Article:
Laura Mitvalsky: We’re a microcosm of the nation. I believe people join the military to be part of something larger. They say it’s a family affair. Usually, people that join the military have families who are in the military, so there’s already a help focus there. So I think it’s a calling. So if soldiers try to be well, I believe the family also tries to be well. But again.

Tom Temin There’s issues.

Laura Mitvalsky:Yes, because the environment must support healthy change. Schools, housing, and food are just a few examples. healthy foodThere are many options. DCA is working to provide healthy grab-and-gos and they are also commissaries. APC is trying bring in healthy restaurants. So, everyone is now realizing how important an environment piece is to healthy change.

Tom TeminThese fake hamburgers are already Army-drab green. So maybe that’ll help get those sold. Your top two recommendations.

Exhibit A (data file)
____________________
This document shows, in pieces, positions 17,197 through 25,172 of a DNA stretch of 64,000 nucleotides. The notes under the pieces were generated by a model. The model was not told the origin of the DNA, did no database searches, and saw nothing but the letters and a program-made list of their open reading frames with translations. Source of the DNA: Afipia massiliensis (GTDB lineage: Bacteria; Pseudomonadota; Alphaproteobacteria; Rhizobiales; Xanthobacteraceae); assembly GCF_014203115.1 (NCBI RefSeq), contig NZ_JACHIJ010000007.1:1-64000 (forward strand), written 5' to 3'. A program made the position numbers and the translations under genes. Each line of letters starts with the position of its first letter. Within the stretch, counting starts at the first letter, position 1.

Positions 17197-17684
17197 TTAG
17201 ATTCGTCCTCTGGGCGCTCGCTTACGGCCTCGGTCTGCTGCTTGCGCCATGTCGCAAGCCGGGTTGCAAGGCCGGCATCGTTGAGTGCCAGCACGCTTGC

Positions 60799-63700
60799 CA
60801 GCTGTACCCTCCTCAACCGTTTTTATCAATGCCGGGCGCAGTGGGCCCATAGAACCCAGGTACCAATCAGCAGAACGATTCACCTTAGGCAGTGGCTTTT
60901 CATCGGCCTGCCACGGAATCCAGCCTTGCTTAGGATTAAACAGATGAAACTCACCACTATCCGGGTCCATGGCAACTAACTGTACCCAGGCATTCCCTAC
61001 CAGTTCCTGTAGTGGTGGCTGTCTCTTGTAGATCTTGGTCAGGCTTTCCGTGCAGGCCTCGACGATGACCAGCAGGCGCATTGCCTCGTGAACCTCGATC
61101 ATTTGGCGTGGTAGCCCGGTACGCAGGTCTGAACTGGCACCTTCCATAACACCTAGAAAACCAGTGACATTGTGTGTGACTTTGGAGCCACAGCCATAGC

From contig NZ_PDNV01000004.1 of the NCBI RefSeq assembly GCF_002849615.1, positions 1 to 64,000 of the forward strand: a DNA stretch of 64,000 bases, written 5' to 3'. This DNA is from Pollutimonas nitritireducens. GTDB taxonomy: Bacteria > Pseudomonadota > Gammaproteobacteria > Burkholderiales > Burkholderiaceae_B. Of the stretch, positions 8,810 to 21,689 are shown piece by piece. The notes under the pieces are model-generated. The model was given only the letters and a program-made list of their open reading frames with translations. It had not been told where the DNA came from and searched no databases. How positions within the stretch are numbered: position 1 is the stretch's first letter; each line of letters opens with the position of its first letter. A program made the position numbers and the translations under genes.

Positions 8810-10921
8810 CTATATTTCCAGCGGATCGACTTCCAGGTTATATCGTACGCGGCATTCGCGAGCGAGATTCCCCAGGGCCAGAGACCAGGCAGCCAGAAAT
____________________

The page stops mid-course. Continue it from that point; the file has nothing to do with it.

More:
Laura Mitvalsky:The report has my top two recommendations. If you’re a family member, we have recommendations for family members, if you’re a policymaker, we have recommendations for policymakers, we have recommendations for researchers. So just read the report and take some of those actionable recommendations and put them into the work that you’re doing. We can then begin to show the results of our improvements. In terms of wellness centers. If you haven’t been to a wellness center and you’re a soldier or family member who’s struggling with weight, or if you’re struggling with run time, if you’re a tobacco user or if you feel you’re under stress, we have specific assessments that we can do to help you and then coach you through how to improve in those areas.